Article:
April 24, 2018 |Professor Richard L. Cupp is quoted in the article, “Animal Advocates Seek Personhood Rights for Chimpanzees,” which is published in Seeker.com. The article addresses the latest developments in an animal personhood lawsuit being heard in the New York State Court of Appeals.
Excerpt from “Animal Advocates and Academics Seek Personhood Rights for Chimpanzees”:
Richard Cupp, a professor at Pepperdine School of Law, told Seeker that he supports legal efforts to improve the welfare of animals, but said the term “animal rights” is vague.
“My experience is that many people who initially say they support ‘animal rights’ actually support imposing appropriate legal responsibilities on humans to prohibit mistreatment of animals, rather than supporting legal personhood and accompanying legal rights for animals,” he said.
The arguments against granting animals personhood rights, he said, range from chimps lacking “a sufficient level of moral agency to be justly held legally accountable” to “the potential societal chaos” that would ensue should legal personhood be extended to nonhuman animals.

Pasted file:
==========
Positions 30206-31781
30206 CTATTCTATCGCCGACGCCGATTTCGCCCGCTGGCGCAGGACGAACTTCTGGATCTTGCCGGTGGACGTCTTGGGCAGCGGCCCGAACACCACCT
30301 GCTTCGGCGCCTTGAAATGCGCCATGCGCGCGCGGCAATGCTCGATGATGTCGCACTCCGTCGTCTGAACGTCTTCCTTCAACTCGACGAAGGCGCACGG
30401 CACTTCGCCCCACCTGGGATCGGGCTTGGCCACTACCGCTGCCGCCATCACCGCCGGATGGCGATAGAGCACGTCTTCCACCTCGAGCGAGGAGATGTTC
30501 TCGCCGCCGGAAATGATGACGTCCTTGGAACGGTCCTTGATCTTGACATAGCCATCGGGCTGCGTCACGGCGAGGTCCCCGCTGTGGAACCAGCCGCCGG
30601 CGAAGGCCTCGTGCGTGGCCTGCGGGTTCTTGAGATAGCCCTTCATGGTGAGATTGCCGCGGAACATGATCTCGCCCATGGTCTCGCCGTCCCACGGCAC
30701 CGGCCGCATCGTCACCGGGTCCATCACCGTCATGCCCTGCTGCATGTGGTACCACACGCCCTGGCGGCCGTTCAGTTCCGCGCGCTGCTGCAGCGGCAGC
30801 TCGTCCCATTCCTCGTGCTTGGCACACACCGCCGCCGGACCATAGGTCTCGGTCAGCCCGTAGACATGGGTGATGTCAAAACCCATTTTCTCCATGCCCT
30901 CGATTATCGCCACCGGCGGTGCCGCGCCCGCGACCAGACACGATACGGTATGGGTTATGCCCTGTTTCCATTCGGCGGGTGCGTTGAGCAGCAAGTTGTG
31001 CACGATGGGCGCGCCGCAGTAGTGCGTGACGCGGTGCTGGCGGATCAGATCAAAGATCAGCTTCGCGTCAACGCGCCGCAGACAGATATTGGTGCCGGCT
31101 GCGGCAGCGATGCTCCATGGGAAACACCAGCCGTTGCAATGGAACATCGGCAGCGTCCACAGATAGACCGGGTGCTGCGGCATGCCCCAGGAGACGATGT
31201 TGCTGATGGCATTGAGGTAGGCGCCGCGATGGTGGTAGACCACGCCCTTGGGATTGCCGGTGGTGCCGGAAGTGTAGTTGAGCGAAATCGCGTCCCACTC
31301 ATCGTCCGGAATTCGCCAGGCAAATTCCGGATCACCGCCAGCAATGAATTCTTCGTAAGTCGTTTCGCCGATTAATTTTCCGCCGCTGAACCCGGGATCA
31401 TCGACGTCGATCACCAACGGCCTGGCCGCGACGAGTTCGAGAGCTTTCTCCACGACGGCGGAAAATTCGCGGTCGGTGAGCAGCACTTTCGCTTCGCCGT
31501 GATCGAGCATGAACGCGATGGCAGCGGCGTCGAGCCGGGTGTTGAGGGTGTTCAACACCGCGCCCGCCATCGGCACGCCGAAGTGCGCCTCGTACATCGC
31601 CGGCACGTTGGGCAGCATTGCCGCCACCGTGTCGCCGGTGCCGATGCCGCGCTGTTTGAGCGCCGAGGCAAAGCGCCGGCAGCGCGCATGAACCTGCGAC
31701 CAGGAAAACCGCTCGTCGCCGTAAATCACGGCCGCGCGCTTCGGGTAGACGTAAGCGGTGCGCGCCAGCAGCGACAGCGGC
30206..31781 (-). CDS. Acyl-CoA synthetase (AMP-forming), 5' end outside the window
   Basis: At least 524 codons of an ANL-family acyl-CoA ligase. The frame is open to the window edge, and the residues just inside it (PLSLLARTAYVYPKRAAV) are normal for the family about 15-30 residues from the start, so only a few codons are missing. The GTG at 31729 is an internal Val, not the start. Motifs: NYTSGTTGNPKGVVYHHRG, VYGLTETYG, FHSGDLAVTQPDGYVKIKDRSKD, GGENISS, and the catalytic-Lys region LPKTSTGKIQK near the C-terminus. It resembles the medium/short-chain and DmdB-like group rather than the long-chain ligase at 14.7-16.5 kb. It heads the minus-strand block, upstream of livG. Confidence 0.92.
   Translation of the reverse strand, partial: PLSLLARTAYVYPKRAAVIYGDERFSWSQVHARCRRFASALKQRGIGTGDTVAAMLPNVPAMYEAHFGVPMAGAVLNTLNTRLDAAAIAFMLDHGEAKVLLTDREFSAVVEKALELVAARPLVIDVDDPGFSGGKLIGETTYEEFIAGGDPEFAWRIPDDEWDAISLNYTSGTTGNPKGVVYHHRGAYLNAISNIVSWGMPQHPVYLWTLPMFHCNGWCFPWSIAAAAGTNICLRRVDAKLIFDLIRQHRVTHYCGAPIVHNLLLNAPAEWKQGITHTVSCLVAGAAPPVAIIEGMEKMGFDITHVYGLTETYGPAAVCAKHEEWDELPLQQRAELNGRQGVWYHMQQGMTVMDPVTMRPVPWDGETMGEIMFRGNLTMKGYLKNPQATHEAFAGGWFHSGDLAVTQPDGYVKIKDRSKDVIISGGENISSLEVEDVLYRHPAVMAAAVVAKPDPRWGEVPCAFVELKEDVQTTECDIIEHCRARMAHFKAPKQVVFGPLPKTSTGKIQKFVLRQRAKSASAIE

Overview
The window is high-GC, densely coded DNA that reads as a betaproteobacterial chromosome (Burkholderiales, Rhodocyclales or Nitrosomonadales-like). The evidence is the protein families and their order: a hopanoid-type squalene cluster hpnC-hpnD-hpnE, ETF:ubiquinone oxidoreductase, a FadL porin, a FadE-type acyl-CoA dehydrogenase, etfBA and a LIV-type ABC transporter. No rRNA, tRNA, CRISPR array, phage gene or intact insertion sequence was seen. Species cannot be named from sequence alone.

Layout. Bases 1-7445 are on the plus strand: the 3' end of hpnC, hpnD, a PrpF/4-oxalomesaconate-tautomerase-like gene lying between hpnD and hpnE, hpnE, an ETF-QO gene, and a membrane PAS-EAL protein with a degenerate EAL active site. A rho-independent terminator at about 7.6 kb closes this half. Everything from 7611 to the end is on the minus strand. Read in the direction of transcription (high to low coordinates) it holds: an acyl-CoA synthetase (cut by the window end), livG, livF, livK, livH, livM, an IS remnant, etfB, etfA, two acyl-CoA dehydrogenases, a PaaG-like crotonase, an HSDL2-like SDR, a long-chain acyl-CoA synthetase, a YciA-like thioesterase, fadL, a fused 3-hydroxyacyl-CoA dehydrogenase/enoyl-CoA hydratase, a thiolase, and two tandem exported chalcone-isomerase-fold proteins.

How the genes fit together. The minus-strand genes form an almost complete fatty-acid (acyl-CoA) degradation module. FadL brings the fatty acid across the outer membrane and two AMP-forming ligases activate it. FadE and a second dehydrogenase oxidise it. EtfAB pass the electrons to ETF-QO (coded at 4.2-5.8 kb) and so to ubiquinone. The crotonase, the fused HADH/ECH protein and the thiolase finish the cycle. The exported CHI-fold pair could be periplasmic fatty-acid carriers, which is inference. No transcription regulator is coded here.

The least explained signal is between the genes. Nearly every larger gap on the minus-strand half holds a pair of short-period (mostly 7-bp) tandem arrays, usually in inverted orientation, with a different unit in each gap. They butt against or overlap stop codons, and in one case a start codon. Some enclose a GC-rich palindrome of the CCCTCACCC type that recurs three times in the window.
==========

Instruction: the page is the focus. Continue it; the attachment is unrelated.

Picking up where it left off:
“Rejecting nonhuman animal, legal personhood does not imply being satisfied with the status quo regarding how we treat animals,” Cupp said. “Society has made important advances in animal welfare in recent years, and we are probably closer to the beginning of this significant period of animal welfare, legal evolution than we are to its future high point. As a society we need to continue our evolution toward increased protection of animals, but they should not be made legal persons.”
He acknowledges that lawmakers and others need to do a better job of being explicit in statutes, ordinances, and court decisions that sentient animals are different from inanimate property. “Sentience” itself is a loaded topic, but Cupp uses the word to describe animals capable of suffering.
His views of the issue will soon be published in the University of Cincinnati Law Review. A draft of the article is available online. As Cupp admits in the article, however, not granting chimpanzees and other animals personhood does mean that they are “still property” in the eyes of the law.
The complete article may be found here